\'Curious\' Baboon Knocks Out Power To Zambian Tourist Town

"Curiosity killed the cat," but a baboon who tampered with equipment at a power station in the Zambian town of Livingstone on Sunday, knocking out power to tens of thousands of people, was luckier than the unfortunate proverbial feline and has lived to tell the tale, officials say.

Zesco Ltd, the company that owns the power station, said on Monday that the primate had fiddled with a high voltage transformer and received a shock, but had survived and was now in the care of wildlife officials.

It said the blackout had lasted five hours, with some 40,000 customers left without electricity.

Read: 'Selfie monkey' on the brink in Indonesia

> Watch video 03:16

Share

Monkeying around is serious business

Send Facebook Twitter Google+ Whatsapp Tumblr linkedin stumble Digg reddit Newsvine

Permalink http://p.dw.com/p/2aMN6

Monkeying around is serious business

Monkey mischief

The power utility in Livingstone is close to a national park, but animals rarely wander into the plant.

The town is a hub for tourists visiting nearby Victoria Falls on the border between Zambia and Zimbabwe.

A monkey in Kenya caused a similar incident last year, although that blackout was nationwide.

  • Mandrill with baby (picture alliance/dpa/S.Radke)

    Pumping, snorkeling, talking - the amazing talents of animal noses

    The nose of a chief

    "Hey, I'm the boss here!" screams the colorful nose of the male Mandrill Ape - dominant males crow with brighter colors than those of inferiors. When a Mandrill gets mad or aroused, the blue parts on its nose glow even stronger. The red color stems from the Mandrill's high blood circulation, the blue results from the light breaking on its skin.

  • elephant's trunk (picture-alliance/Mary Evans Picture Library/P.Leeson/ardea.com)

    Pumping, snorkeling, talking - the amazing talents of animal noses

    The all-rounder nose

    Elephants trumpet, smell, grab, fight and even snorkel with their nose. Strictly speaking the elephant's trunk is a fusion of nose and upper lip. It also serves for communication, for example, when flehmening. That's a way to pick up scent or pheromones, which is especially important during mating season for males. Not only can the elephant smell its adored female's odor, but it can also taste it.

  • Roaring Sea Elephant (picture alliance/dpa/WILDLIFE)

    Pumping, snorkeling, talking - the amazing talents of animal noses

    The bulge nose for mating

    The sea elephant got its name from its bulging nose, which may remind you of an elephant's trunk. It dangles down over the animal's muzzle. During mating season the male pumps up his mouth with blood and air and gives off a loud noise to chase away its rivals. But both males and females absorb moisture through their noses - especially when fasting during mating season.

  • Picasso Triggerfish (picture alliance/dpa/H.Schmidbauer)

    Pumping, snorkeling, talking - the amazing talents of animal noses

    Nose vs. sting

    One of the triggerfish's favorite dishes is sea urchins. So to ensure it doesn't get stung, the triggerfish developed a long "nose." To get to the soft and tasty interior of a sea urchin, the fish (the one in the photo is called Picasso) blows a strong jet of water on its prey, or clutches one sting with its mouth, and uses it to lift up the urchin and attack.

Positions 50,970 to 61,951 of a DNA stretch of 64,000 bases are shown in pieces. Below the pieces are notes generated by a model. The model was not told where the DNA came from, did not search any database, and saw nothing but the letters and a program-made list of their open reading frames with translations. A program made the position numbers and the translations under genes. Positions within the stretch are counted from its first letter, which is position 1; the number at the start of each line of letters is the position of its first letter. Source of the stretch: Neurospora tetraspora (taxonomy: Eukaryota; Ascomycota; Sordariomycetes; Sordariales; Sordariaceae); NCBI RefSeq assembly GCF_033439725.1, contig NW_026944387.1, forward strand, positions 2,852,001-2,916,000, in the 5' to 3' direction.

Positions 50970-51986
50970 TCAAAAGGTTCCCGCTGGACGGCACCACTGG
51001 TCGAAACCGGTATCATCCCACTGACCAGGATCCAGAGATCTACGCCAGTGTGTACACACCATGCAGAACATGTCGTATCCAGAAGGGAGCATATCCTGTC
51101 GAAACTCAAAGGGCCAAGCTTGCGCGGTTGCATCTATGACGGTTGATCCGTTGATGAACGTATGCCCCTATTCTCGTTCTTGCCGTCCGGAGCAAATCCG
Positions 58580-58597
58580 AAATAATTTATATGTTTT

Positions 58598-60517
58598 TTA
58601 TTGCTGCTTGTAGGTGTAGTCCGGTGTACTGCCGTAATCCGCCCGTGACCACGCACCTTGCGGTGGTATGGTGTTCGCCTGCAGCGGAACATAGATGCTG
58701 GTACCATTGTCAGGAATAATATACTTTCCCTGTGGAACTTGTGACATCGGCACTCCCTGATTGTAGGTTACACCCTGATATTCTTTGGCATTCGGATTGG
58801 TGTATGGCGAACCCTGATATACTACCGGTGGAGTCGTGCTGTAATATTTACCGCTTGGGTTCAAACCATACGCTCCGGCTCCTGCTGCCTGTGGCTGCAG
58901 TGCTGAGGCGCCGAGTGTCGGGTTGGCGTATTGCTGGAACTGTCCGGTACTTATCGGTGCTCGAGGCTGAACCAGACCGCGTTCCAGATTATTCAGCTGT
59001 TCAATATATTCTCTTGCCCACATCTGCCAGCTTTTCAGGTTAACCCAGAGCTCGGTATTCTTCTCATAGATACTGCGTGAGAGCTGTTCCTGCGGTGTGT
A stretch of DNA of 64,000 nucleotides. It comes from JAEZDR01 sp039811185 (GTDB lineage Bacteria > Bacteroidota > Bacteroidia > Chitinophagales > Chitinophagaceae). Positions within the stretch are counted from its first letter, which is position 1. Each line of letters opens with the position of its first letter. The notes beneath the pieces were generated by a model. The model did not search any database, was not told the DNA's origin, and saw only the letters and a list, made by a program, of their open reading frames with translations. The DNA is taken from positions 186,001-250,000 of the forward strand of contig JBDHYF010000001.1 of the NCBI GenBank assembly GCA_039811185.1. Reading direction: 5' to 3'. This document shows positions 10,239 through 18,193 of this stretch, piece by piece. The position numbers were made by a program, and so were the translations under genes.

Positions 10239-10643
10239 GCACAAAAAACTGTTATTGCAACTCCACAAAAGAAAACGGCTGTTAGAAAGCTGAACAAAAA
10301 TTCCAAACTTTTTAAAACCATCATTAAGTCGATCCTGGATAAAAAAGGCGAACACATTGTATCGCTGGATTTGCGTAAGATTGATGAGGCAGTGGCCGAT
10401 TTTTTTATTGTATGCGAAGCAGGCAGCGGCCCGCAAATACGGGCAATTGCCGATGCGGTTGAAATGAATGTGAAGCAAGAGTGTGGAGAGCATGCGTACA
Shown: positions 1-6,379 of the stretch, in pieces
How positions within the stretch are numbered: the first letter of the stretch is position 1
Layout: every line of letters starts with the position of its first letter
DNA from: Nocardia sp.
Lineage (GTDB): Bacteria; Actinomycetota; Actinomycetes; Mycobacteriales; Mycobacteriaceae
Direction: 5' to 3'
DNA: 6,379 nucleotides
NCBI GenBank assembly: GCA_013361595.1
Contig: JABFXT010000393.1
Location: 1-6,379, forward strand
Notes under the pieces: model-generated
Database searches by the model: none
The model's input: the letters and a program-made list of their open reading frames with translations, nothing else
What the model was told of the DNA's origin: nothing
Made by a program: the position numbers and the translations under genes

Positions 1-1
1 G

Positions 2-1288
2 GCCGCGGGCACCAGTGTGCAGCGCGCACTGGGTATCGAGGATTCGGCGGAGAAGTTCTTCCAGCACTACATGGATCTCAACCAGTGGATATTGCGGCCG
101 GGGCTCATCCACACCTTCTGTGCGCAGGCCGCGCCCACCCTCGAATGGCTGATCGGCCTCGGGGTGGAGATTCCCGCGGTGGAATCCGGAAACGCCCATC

• Snooping Anteater (Getty Images/F.Perry)

    Pumping, snorkeling, talking - the amazing talents of animal noses

    The tube snout

    What looks like a terribly long nose is actually the snout of the Giant Anteater. Its actual nose is at the very tip of it, and snoops in nooks and crannies for food - mostly ants and termites. When it finds a tasty morsel, the anteater stretches out a 90 centimeter-long (35 inches) gluing tongue and sticks its prey to it - 160 times per minute!

  • pig's trunk (picture alliance/dpa/E.Weingartner)

    Pumping, snorkeling, talking - the amazing talents of animal noses

    The plug socket nose

    The plug socket-like nose of a pig may look ugly to some, but it is very sensitive. It senses, feels, and smells scents up to 50 cm deep in the soil. Pigs have even more olfactory cells than the fine-nosed dog. That's why they are great truffle tracers. Sows are especially good at it - the smell of the precious mushrooms is very close to that of male pigs' pheromones.

  • Pug dog in pink coat (picture-alliance/dpa)

    Pumping, snorkeling, talking - the amazing talents of animal noses

    The sniffy and spoiled

    Pug-nosed dogs are a human creation. They're nearly square in shape, and said to have been first reared in China centuries ago as an exclusive privilege of the emperor. Later it accompanied noble ladies in paintings. People have bred pug dogs for entertainment, but the dog suffers - its respiratory organs are highly contracted, giving it its characteristic panting and leading to illness.

    Author: Lea Albrecht


tj/rt (Reuters, AP)


Trending Hairstyles

Source : http://www.dw.com/en/curious-baboon-causes-blackout-in-zambian-tourist-town/a-39722908

Curious baboon causes blackout in Zambian tourist town
‘Curious’ baboon knocks out power to Zambian tourist town
'Curious' baboon knocks out power to Zambian tourist town